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Old women talk about old things: history, myth, magic and their
checkered pasts, about what changes and what does not.

Friday, February 14, 2014

Why a Happy Valentine's Day?

February 14th was a festival of randy, heathen practices called the Lupercalia in early Rome. Young men and women were matched by lottery on this day. They had as long as the following year to engage in “practice sex” and then decide whether they actually wanted to marry. How many years might that go on? “It was fun, but I want to try him out next,” said the 28-year-old . The original festivities also included the ceremonial offering of a goat which was then skinned, the skin split into strips, the strips soaked in blood, and finally the bloody skins were used to slap women. Any women. It was supposed to make them more fertile. It was all in good fun. I can’t imagine that being a whole lot of fun. In fact it sounds more like some really messy sado-masochism to me. Not that there’s anything wrong with that, I hear.

Then there is the Cupid’s arrow connection. Remember the story about Cupid (Venus’s son) and Psyche? Venus was jealous of Psyche, which is typical of beautiful women in the mythology of misogyny. So Venus told Cupid to use a love-poisoned arrow to make Psyche fall in love with some other guy. Instead Cupid scratched himself with the arrow and fell in love with Psyche and kept her in a beautiful palace with invisible servants. He made love to her at night so she couldn’t see him and know his identity. They ended up happily-ever-after, eventually. Psyche had to win him from his mother. Typical mother-in-law. It is instructive, however, to understand that he was not a chubby baby with wings – like you see hanging around today. He was a charming, if clumsy, young man with magic arrows and a very possessive mother.

Here is the problem with myths. It might have been any of three different men named Valentinus who became the Saint whose festival day is February 14th. That was the day one of him was beaten and beheaded. He was performing a wedding ceremony for Christians in Rome, which had been banned, or helping Christians to escape imprisonment. Maybe both. I find it interesting that “valentinus” means honorable and strong in Latin. It was also a fairly popular name. Maybe any man who martyred himself helping Christians was referred to as Valentinious, and one of them was beaten and beheaded on February 14th. I’m just saying, this might be the reason we have a Saint named Valentine and a Valentine’s Day.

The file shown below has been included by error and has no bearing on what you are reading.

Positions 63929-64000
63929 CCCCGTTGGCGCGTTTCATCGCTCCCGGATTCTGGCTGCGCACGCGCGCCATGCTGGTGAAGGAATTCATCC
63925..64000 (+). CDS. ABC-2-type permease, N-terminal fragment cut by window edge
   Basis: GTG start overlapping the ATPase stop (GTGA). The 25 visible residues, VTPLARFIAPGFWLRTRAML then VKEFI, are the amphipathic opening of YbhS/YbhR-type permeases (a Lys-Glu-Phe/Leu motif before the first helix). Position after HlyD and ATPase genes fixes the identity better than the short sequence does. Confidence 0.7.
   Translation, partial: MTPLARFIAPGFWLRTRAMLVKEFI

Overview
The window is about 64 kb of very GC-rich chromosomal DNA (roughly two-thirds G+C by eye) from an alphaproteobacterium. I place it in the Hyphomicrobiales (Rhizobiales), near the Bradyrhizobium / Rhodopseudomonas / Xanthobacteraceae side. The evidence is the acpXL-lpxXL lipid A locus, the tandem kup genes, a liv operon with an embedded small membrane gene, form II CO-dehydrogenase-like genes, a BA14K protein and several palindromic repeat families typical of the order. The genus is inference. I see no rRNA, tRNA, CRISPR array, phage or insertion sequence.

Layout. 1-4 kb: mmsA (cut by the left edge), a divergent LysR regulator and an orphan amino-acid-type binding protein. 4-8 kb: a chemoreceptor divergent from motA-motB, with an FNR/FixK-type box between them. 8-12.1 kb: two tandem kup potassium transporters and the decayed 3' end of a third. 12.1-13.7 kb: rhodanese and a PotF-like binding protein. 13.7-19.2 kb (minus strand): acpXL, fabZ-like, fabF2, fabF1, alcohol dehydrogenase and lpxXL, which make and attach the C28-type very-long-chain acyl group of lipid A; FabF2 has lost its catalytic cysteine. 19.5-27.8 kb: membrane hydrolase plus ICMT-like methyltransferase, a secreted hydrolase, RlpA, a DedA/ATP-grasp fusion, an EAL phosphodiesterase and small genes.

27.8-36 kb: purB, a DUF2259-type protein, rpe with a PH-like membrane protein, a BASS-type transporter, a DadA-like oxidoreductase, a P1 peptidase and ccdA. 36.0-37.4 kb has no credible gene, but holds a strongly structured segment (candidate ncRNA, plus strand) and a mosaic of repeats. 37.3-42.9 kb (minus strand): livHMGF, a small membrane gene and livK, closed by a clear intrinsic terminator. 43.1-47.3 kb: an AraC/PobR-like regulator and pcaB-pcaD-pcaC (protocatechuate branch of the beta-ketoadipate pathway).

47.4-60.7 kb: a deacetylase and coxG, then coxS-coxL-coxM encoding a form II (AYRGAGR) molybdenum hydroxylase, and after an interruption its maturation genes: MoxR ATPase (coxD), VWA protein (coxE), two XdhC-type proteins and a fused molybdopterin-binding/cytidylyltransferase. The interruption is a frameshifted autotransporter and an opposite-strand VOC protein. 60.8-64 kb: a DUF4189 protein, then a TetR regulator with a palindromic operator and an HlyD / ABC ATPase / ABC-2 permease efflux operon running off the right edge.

There are female saints as well. I know, you better sit down. There is a Saint Valentina in the Greek Orthodox Church. She sacrificed herself for her friend in 308 AD. Valentina and Thea (her spiritual sister – according to the Nuns of the Monastery of Saint Syncletike) were at a gathering of fellow Christians when the local officials scattered the crowd. Thea was captured and tortured; Valentina came to her rescue. When Thea’s attackers tried to make Valentina kneel at a heathen altar, she kicked it to pieces. I hope she kicked some asses as well, because they started torturing her instead. Finally, the women were burned, together. And that is the horrific end of their story. No Hallmark cards for that one.

What is this holiday really about? It sells cards, chocolates, jewelry and flowers. It inspires sexy lingerie. But we could just spend some money and have a nice night any old day. We take one day of the year to celebrate love, and pinning down the origin of the day is almost as confusing as the subject. Today’s paper hearts and shiny red balloons seem silly at times; the flowers and candies worn out clich├ęs or obligations. At least they don’t involve slapping each other with bloody goat skins. The romantic love we idealize in stories like Cupid and Psyche’s seems long on sex and melodrama to me. Still, love strips us down to our most human motivations – lust, jealousy, passion, possessiveness.  For some of our relationships, love is unconditional to the point of being sacrificial. The nobility and strength needed to confront evil and protect other people from harm is certainly the result of love.

Whatever it means to you, whoever you love, however you celebrate, I hope you are happy on Valentine’s Day. May the cards and flowers, cupids and candies remind you that love is bigger than all of us and part of every one of us. Especially today.  

1 comment:

  1. Very much enjoyed by me, LJ! Thanks so much for posting...this interesting survey of the history of this now highly commercialized holiday. One BTW which I've always disliked. I wonder if this is a high suicide time for those who have been disappointed in love or who are simply lonely in our new, disconnected world.